The park property was selectively opened to the public in March, 1931. Complex financing and commitments by the local community for ongoing maintenance of the park were negotiated and finalized as extensive work continued through mid-1934.  With the completion of the many walking trails, establishment of six citrus groves, development of the Speaker’s Field - initially used primarily for vesper’s services - and construction of a sophisticated water distribution and retention system which supplied the several water features and tropical gardens dotting the park, the project  moved toward completion during this time. 

    John Roebling was extremely fearful of scrub fires which at the time were very common due to lightning strikes.  He had acquired more acreage beyond the park’s original 1000 acres to act as a buffer to the Hammock.  This fear is what drove the construction of the canals that mark the north and south boundaries of the original Hammock park. It also influenced some of the smaller features in the park. Roebling spent $48,000 to have all the fence posts surrounding the park made of steel reinforced concrete.  (Today, the original park boundaries can be noted by the presence of these iconic posts.)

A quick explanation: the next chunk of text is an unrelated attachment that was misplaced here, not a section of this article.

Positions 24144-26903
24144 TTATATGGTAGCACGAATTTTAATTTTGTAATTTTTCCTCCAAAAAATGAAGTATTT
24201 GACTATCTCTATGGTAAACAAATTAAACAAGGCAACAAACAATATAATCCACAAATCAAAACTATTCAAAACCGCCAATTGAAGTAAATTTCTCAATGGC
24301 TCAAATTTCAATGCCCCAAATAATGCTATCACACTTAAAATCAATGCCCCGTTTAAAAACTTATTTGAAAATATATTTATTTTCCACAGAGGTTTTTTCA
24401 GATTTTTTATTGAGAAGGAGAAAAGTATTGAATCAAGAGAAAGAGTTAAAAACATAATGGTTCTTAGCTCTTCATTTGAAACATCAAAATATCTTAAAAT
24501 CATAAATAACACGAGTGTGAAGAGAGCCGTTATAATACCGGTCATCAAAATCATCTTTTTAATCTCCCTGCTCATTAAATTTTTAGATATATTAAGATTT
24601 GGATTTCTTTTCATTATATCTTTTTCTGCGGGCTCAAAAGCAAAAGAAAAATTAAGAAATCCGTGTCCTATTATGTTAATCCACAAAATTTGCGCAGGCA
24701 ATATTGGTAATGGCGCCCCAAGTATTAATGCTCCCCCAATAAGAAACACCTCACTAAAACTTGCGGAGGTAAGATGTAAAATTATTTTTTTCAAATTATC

A large dam was built on Charley Bowlegs Creek which rises on the south park property in an area called Halls Flats and flows north through the Hammock.  The dam impounded enough water to maintain and protect the Hammock and it’s lush vegetation during routine dry spells.  The reconstruction of the dam after an historic rainfall and flood in 1933 was the last large Roebling project.  By August, 1935 all the original Roebling property containing Highlands Hammock and environs had been transferred to the State Of Florida and the Hammock opened as Florida’s first state park. The Roebling family’s total investment in Highlands Hammock is estimated to exceed four hundred thousand ‘Depression era’ dollars.  

    One of President Franklin Roosevelt’s most popular Depression-fighting programs was the Civilian Conservation Corps (CCC.) This program was created to develop what he saw as the nation’s two most important assets, its youth and its natural spaces.  Beyond providing jobs, training, and educational opportunities for unemployed young men, the CCC also sent $25 of the workers' wages home to their families.  The money went right back into the economy - spent on food, clothing and local services.  Over 3,000,000 young men participated in the CCC.

    The CCC collided with Highlands Hammock first in June of 1933 with the establishment of Camp P-56 in the old casino building in Sebring on Lake Sebring.  This first group probably planted trees and did routine forestry work in the now nonexistent Desoto State Forest to the west of the current park.  A second, Camp SP-3, and later a third, Camp SP-10, were established in June 1934 and October 1936, respectively.